The efficacy of opioid contracting is not known. Studies reviewing use of contracts for patients in methadone programs suggest a positive benefit. Mandatory structured contingency contracting systems involving weekly urine toxicology screens have been scrutinized in this population. When the participants continued to use illicit drugs, the initial contingency was to lower their methadone dose. Tapering (detoxification) and discharge followed subsequent violations. Illicit opioid use decreased significantly for subjects utilizing such stringent contracts.
Anecdotal reports have described the implementation of similar formal treatment agreements for patients with pain. Key features included acknowledgement that previous treatment strategies had failed, listing of side effects and the risks of opioid therapy (including the potential for addiction), and the contingencies of treatment including the importance of pain relief coupled to enhanced function via the active participation in other therapies. A survey comparing opioid contracts from major academic centers disclosed substantial consistency among many contracts across the country. The major impetus of contracting was to improve care through distribution of information, facilitating a mutually agreed-upon course, and enhancing compliance with medications. Thus, although there is limited scientific evidence to support successful contracting in the pain population, the practice seems to be widespread.
A model for tracking prescription drug abuse with a log for monitoring contract violations has been championed. In these models, known as “three strikes and you’re out,” patients are given a maximum of three minor events (e.g., early refills, multiple prescribers, self-escalation of dosage) before they are tapered and discharged from care. Other prescribers are more stringent, tapering and discharging after one or two instances of prescription drug abuse. Certainly, unlawful activities such as forging prescriptions, selling drugs, or resumption of alcohol or illicit drug intake are considered grounds for such a lower threshold for tapering and discharge.
There is disagreement about the overall beneficial effect of opioids on the treatment of patients with chronic pain. Many open-label trials have been performed in which opioids have been shown to be effective. Several clinical trials have demonstrated the efficacy of opioids in chronic pain.
However, there are also reports of improvement in pain level when patients are detoxified from opioids. In the latter studies, neither psychological profiles nor a history of substance abuse differentiated the groups that improved after opioid withdrawal. Most patients were said to have experienced an improved sense of well-being with abstinence.
These conflicting outcomes are explicable by assuming that there is a spectrum of patients with chronic pain. Patients who are successfully treated with opioids often experience analgesia without noticeable side effects or functional deterioration. The studies in which patients improved after withdrawal of opioids may have had a selected population referred to them for that purpose—patients who abused their medications, prompting their physicians to refer them for detoxification. It is possible that these patients became dysfunctional while receiving opioids, and only improved after withdrawing from these medications. This supports the practice of using function as a primary determinant of long-term treatment of CNMP with opioids in order to simultaneously gauge analgesic efficacy and addictive side effects.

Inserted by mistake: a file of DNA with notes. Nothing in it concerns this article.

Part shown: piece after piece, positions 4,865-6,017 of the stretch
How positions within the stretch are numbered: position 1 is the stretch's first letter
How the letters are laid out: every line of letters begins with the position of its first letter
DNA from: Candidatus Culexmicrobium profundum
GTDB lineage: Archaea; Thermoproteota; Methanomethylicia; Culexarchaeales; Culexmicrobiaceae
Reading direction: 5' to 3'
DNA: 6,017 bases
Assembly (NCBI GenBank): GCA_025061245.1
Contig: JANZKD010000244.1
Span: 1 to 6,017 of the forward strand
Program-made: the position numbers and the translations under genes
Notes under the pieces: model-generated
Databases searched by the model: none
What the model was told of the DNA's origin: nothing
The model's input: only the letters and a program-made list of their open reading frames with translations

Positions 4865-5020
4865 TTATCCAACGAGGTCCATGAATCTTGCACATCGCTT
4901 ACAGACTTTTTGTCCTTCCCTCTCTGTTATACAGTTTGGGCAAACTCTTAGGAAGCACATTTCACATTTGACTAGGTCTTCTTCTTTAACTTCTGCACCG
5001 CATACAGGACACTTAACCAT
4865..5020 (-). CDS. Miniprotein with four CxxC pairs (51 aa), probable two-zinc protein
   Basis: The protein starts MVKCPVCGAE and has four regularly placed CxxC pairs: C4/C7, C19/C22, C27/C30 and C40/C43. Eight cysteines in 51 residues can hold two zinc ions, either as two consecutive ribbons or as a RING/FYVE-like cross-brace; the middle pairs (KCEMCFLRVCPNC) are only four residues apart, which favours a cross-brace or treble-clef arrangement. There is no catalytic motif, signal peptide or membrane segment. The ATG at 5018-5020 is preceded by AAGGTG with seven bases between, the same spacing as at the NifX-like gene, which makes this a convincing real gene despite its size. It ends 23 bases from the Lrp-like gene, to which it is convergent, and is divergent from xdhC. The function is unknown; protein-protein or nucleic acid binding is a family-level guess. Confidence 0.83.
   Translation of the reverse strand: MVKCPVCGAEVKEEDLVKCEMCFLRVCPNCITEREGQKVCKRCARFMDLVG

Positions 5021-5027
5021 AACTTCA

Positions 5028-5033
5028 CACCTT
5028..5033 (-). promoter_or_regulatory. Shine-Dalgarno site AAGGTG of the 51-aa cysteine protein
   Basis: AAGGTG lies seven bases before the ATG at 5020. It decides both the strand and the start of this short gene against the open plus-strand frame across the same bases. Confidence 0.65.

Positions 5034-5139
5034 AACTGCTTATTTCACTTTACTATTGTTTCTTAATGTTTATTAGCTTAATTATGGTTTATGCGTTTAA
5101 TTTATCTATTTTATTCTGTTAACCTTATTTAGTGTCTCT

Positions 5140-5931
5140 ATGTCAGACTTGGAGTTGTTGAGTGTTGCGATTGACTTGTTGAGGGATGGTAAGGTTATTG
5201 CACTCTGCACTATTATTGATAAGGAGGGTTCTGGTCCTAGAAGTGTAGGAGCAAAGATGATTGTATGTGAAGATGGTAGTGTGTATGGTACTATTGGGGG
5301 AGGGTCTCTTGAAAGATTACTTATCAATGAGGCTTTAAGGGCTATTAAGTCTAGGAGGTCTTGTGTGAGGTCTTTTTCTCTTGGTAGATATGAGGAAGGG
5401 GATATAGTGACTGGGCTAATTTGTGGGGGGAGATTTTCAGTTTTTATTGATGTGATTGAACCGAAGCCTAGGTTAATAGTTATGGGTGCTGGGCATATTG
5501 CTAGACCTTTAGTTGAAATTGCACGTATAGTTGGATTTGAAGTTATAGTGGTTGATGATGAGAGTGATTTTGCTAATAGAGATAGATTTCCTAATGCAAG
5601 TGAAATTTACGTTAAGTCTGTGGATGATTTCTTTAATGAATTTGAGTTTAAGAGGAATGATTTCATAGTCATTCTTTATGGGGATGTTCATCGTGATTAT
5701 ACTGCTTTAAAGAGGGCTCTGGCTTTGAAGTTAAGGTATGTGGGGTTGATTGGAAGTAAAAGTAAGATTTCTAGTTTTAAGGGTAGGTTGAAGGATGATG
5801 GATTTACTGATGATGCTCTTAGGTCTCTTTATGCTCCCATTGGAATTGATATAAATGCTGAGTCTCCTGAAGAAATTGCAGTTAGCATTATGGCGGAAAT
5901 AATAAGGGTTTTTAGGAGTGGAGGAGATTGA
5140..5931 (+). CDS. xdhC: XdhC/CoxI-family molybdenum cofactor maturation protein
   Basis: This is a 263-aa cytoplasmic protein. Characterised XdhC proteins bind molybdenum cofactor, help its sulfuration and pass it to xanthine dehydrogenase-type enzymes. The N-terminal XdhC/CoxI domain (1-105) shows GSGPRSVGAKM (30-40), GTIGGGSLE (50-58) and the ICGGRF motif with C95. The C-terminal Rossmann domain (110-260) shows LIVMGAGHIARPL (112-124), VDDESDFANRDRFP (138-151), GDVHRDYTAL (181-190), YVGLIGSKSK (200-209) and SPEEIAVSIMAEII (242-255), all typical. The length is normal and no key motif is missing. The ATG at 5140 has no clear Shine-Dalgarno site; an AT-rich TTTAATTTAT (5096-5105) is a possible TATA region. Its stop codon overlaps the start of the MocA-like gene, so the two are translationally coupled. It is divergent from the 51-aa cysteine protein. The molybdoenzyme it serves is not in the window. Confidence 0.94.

Regulations and social stigma that seek to prevent addiction have had a “chilling effect” on opioid prescribing. There are many tools and strategies that can make chronic opioid therapy less risky for clinicians and more efficacious for patients. At the heart of rational chronic opioid therapy is the recognition that function is an important outcome measure, and lack of functional improvement (or dysfunction) is a sign of treatment failure and possible addiction.

Chabal C, Erjavec M, Jacobson L, et al. Prescription opiate abuse in patients with chronic pain: Clinical criteria, incidence, and predictors. Clin J Pain 1997;13:150–155.

Dunbar S, Katz N. Chronic opioid therapy for nonmalignant pain in patients with a history of substance abuse: Report of 20 cases. J Pain Symptom Manage 1996;11:163–171.

Fishman SM, Wilsey B, Yang J, et al. Adherence monitoring and drug surveillance in chronic opioid therapy. J Pain Symptom Manage 2000;20:293–307.

Fishman SM, Bandman TB, Edwards A, Borsook D. The opioid contract in the management of chronic pain. J Pain Symptom Manage 1999;18:27–37.

Joranson DE, Ryan KM, Gilson AM, Dahl JL. Trends in medical use and abuse of opioid analgesics. JAMA 2000;283:1710–1714.

Portenoy R. Opioid therapy for chronic nonmalignant pain: A review of the critical issues. J Pain Symptom Manage 1996;11:203–217.

Wilsey B, Fishman SM. Issues of addiction in opioid therapy. Prog Anesthesiol 2000;14:71–83.